Thursday, September 14, 2006

Why class size DOESN'T matter...

Over at California LiveWire, ms-teacher, makes the case for why small class sizes are so important in our schools. Her arguments are compelling: better rapport with students, more individualized instruction, quicker identification of students who need help, fewer problems with classroom management. As she points out, anyone with a modicum of common sense can see the benefits of reducing class sizes. It really does make a difference!

Except, it doesn't.

The thing that is so often overlooked in this discussion is that there is a shortage of good teachers. In fact, there is such a shortage of teachers of any quality that, for decades, districts across the country have been forced into hiring inexperienced, uncredentialed (so called "emergency credentialed") teachers just to fill out their staffs. Obviously, teacher quality suffers as a result of this; it's tough to be choosy when there isn't a lot to choose from.

To be clear, it's not that we don't have good teachers. There are plenty of them--just not enough to go around. And therein lies the rub.

Smaller classes translates to more classes, and that translates to more teachers--a lot more. Let's say our average class size is 30, and we'd like to reduce it to 20 (very close to the example ms-teacher gives). This one-third decrease in class size means we'd need to hire 50% more teachers--50%, when we're already scraping the bottom of the barrel just to get warm bodies in the classrooms.

Where are these teachers going to come from, and how much more will we need to relax our hiring standards so that we can still pretend they are "qualified?" Would you rather have your kid in a class of 30 with a good teacher, or a class of 20 with a poor one?

And while you're pondering that, let's look at some real world evidence. Class size reduction isn't a new idea. We've been trying it for decades with poor results. As Abigail and Stephan Thernstrom explain in their book No Excuses: Closing the Racial Gap in Learning,

Over the past thirty years, the number of teachers employed in our public schools has increased by 48 percent more than the number of students they have to teach...

In fact, pupil-teacher ratios have continued to fall, dropping from 17.7 in 1992 to 15.1 by the 2000-2001 academic year.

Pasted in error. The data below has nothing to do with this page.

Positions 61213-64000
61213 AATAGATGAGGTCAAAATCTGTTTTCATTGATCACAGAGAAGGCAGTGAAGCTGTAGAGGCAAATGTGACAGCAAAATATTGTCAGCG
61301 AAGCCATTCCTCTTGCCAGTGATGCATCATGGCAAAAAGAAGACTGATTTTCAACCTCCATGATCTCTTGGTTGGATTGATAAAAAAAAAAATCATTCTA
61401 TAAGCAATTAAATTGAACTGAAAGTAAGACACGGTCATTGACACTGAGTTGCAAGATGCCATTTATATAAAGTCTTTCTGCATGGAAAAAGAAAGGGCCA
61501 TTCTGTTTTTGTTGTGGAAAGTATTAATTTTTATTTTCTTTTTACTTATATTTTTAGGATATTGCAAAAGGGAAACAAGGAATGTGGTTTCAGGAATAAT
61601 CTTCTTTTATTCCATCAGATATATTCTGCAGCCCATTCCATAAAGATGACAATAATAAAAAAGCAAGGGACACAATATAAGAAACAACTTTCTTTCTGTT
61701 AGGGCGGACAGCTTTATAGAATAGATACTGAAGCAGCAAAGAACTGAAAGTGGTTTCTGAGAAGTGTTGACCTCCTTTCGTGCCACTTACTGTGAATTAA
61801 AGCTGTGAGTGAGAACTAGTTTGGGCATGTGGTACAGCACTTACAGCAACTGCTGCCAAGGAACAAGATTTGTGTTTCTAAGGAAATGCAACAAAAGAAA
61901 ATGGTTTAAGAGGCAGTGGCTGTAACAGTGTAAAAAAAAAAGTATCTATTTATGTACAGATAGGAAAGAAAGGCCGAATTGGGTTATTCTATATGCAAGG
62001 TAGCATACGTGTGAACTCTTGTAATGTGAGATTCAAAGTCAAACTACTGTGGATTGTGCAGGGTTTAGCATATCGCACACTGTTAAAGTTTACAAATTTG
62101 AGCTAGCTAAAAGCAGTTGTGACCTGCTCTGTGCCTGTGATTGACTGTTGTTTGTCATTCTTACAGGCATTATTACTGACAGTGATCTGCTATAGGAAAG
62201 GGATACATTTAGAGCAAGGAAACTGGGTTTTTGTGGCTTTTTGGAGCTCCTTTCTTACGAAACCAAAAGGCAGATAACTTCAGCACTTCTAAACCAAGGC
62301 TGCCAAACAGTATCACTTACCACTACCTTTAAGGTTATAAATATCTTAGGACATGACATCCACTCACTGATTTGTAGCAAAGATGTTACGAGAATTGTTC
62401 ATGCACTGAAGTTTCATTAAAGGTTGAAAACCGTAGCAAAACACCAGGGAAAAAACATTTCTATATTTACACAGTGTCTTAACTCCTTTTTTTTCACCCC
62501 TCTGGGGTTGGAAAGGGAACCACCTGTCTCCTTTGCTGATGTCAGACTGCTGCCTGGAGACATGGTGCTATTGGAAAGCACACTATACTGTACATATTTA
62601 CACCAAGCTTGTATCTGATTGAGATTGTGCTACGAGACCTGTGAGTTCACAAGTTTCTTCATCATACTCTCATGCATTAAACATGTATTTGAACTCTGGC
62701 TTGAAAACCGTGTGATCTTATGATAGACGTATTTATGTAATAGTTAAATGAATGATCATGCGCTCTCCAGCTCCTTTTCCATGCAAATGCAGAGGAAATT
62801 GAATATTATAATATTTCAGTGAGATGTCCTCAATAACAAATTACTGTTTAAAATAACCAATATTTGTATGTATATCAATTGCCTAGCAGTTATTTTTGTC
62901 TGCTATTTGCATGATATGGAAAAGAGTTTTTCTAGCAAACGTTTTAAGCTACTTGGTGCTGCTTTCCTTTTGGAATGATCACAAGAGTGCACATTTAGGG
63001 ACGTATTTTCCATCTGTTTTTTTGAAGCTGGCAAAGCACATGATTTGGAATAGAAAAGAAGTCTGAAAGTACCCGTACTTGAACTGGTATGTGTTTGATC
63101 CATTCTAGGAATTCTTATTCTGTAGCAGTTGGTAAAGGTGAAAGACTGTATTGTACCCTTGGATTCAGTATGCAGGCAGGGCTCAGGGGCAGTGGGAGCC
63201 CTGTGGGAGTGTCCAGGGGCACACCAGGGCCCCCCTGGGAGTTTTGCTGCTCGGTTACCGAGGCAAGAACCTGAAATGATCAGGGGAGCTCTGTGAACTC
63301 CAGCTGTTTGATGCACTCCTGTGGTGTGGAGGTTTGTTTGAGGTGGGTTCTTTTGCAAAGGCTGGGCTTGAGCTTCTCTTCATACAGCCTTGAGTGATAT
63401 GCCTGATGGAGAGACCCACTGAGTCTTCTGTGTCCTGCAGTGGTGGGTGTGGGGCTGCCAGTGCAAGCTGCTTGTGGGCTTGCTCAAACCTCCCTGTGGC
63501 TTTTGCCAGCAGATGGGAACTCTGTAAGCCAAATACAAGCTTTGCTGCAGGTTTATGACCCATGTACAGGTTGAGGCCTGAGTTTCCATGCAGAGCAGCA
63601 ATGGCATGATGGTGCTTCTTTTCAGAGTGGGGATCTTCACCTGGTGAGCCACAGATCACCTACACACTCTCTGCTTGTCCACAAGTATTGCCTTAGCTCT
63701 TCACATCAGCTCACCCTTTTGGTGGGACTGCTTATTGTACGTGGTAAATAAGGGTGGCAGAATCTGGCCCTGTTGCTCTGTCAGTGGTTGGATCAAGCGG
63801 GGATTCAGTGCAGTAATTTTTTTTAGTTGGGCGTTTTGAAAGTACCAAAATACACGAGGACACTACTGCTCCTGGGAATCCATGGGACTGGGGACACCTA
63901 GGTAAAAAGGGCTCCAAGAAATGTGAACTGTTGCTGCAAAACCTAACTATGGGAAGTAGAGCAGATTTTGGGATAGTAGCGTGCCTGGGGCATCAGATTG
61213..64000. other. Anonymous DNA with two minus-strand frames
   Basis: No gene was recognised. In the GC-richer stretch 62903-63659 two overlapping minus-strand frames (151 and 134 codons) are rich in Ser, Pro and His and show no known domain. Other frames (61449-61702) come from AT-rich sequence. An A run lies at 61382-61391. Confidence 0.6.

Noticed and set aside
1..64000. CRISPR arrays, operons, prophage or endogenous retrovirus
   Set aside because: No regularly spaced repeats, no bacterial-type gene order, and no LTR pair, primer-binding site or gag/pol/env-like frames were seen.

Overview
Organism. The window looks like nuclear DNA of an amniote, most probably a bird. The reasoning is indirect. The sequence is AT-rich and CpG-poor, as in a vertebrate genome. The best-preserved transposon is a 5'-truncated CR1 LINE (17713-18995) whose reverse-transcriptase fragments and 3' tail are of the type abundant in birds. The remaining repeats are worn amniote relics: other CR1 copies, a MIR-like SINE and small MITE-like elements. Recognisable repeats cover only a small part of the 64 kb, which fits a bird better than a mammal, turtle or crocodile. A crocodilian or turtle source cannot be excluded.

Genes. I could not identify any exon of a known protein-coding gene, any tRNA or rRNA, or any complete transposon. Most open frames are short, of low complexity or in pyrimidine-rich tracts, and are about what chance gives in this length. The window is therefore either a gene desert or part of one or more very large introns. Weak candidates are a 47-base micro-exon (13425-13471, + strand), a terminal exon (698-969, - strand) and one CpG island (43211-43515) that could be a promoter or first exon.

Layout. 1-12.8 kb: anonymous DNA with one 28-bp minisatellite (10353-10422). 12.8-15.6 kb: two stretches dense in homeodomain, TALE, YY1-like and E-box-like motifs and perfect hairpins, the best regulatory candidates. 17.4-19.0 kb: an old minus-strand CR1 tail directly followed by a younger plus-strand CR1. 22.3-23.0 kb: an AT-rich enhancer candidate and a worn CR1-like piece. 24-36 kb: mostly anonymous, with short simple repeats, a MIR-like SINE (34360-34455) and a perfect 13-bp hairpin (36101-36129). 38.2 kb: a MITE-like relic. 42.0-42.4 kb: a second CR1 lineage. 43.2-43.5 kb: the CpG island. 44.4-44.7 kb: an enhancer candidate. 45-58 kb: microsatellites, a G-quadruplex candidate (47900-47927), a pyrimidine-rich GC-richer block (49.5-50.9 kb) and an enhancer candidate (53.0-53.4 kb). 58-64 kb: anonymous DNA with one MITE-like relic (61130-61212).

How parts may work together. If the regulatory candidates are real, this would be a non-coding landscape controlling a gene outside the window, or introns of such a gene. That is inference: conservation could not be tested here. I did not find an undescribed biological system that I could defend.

What do they conclude?

Decades of research... have failed to establish that smaller classes have any measurable impact on student achievement. If this seems counterintuitive, it is not. If districts have to hire a great many teachers in order to reduce average class size, they are forced to be less selective in picking those teachers, with a decline in quality as a consequence. The key question, therefore, is teacher quality, not class size.

In California, where ms-teacher teaches, average class size was reduced from 29 to 19 between the 1995 and 1999 school years. The results were both predictable and disappointing, causing the California Department of Education to acknowledge that the program "may have increased underlying inequities in the state's education system. The Thernstroms explain:

This costly effort... may have done more harm than good to some categories of students... [Many of those hired] were inexperienced and underqualfied, and they tended to end up in schools serving low-income and non-Asian minority children.

The end result was a law suit, filed by the ACLU, specifically citing the "underprepared and inexperienced" teachers hired to bring about the class size reductions.

Class size reduction is one of those reforms that is easy to support. It just seems to make so much sense. But experience has taught us that these reforms yield poor results, while being very costly to implement (teacher salaries/benefits and classroom construction/maintenance are the top two items in a school system's budget). Once the scarcity of well-qualified teachers is taken into account, the equation changes, and it's easy to see why such reforms are ill-advised. Hopefully, we can put this down as a lesson well learned.

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